Now that the Federal Reserve has once again left investors baffled about their interest rate intentions, I wanted to take another look at an issue that may tie the Fed's "hands" for the foreseeable future. Stuffed away in the Bank for International Settlements Quarterly Review dated September 2015 is some interesting information regarding the global debt situation. As many of my long-term readers are aware, debt is a regular subject on this blog and this data from BIS shows us all how the global debt situation has reached the danger point.
Let's start this posting by looking at a couple of definitions:
1.) Market value of debt is the amount for which a creditor (in this case, a nation) could exchange assets or settle a liability at any moment in time. Market values tend to fluctuate significantly.
2.) Nominal value of debt is the amount that at any moment in time the debtor (in this case, a nation), owes to a creditor plus the amount of interest owing. This amount is stable from the time of debt issuance until it is fully repaid, unless accrued interest has not be paid.
Now let's look at how the nominal (in blue) and market (in red) values of the core debt as a percentage of GDP of key advanced economies have changed since 2007:
For your information, the green bars represent the valuation effect (right-hand scale) which are estimates of the difference between the reported market and nominal values of the debt. For given changes in market interest rates, the valuation effect increases with the duration of the debt instrument.
As we can see from the graphs above, the debt levels for all nations have risen substantially since the beginning of the Great Recession. In fact, here is what has happened to the nominal debt levels of European nations, Canada, the United States and Australia as a percentage of GDP between the end of 2007 and the end of 2014:
On average, the debt-to-GDP ratio for these 12 advanced economies rose from 63.2 percent in 2007 to 108.3 percent in 2014, an increase of 45.1 percentage points. Even the European debt transgressors of Italy, Portugal, Spain, Greece and Ireland have seen substantial increases in their debt levels despite their attempts to rein in their budgetary deficits. The only thing that is saving these nations (and others) from total fiscal ruin are today's ultra-low interest rates on their debt instruments as shown on this graph which shows the yield on ten year bonds:
Let's close this section with a graph showing how the debt-to-GDP ratio for sovereign debt has changed since 2000 for both emerging economies (in yellow using left-hand scale) and advanced economies (in red using right-hand scale) with the shaded area representing the 25th and 75th percentile across all of the nations in the sample and the vertical line representing September 15, 2008:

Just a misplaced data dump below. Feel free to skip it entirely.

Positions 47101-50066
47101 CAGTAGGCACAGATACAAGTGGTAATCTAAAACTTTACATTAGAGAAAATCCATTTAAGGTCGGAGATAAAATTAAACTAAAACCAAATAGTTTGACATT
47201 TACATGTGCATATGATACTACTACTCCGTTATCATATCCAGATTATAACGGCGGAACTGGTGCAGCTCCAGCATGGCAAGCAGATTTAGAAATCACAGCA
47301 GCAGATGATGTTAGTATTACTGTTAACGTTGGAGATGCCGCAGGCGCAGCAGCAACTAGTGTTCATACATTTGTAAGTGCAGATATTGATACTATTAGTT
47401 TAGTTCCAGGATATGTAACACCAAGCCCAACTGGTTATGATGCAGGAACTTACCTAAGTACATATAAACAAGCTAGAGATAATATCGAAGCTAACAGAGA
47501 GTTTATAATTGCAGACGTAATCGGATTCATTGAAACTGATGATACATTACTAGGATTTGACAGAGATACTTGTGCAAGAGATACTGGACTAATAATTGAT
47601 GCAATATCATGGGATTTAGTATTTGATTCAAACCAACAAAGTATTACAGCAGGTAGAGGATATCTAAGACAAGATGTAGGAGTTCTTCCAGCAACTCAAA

Now that we've looked at a bit of detail on government debt, let's look at what has happened to the debt of households in both emerging and advanced economies with the same colour scheme as above:
Here is a graph showing what has happened to non-financial corporate debt as a percentage of GDP since 2000, again, with the same colour scheme as the earlier graphs:
Lastly, here is a graph showing what has happened to total non-financial debt (including government, household and non-financial corporate debt) since 2000 with the same colour scheme as used above:
Here is a table showing the core debt of the non-financial sectors, including government, households and corporations (non-financial) and how much that debt has changed as a percentage of GDP between the end of 2007 and the end of 2014 for both advanced and emerging economies:
Between 2007 and 2014, on average, among advanced economies, total non-financial sector debt as a percentage of GDP rose by 36 percentage points to 265 percent compared to 50 percentage points and 167 percent for emerging economies. Looking in more detail we find that among advanced economies, the largest growth in non-financial sector debt as a percentage of GDP was found in Japan (77 percentage points), followed by France (72 percentage points) and Italy (53 percentage points). As well, Japan has the highest total non-financial sector debt as a percentage of GDP at 393 percent, followed by Sweden at 295 percent and Spain at 293 percent. Among emerging economies, the largest growth in non-financial sector debt as a percentage of GDP was found in Hong Kong (103 percentage points), followed by China at 82 percentage points and Singapore at 59 percentage points. As well, Hong Kong has the highest total non-financial sector debt as a percentage of GDP at 287 percent, followed by Singapore at 242 percent and China at 235 percent.
This data quite clearly shows us how the world, both advanced and emerging nations, has levered up during the period since the beginning of the Great Recession. Rather than using the period of economic growth to reduce debt levels, governments, corporations and households have been lured into taking on additional debt, debt that will haunt all of us when the next recession arrives. Thanks to the world's central banks, most particularly the Federal Reserve, we are now hooked on what has the appearance of cheap credit. With the global economy slowing, these high levels of debt will prove to be a drag on future economic growth, showing us that the long-term economic impact of ZIRP, QE and other imaginative tools used by the world's most influential central banks since 2008 are effectively zero and may net out to be far worse than nothing and that the Federal Reserve has successfully tied its own hands when it comes to its future interest rate policies.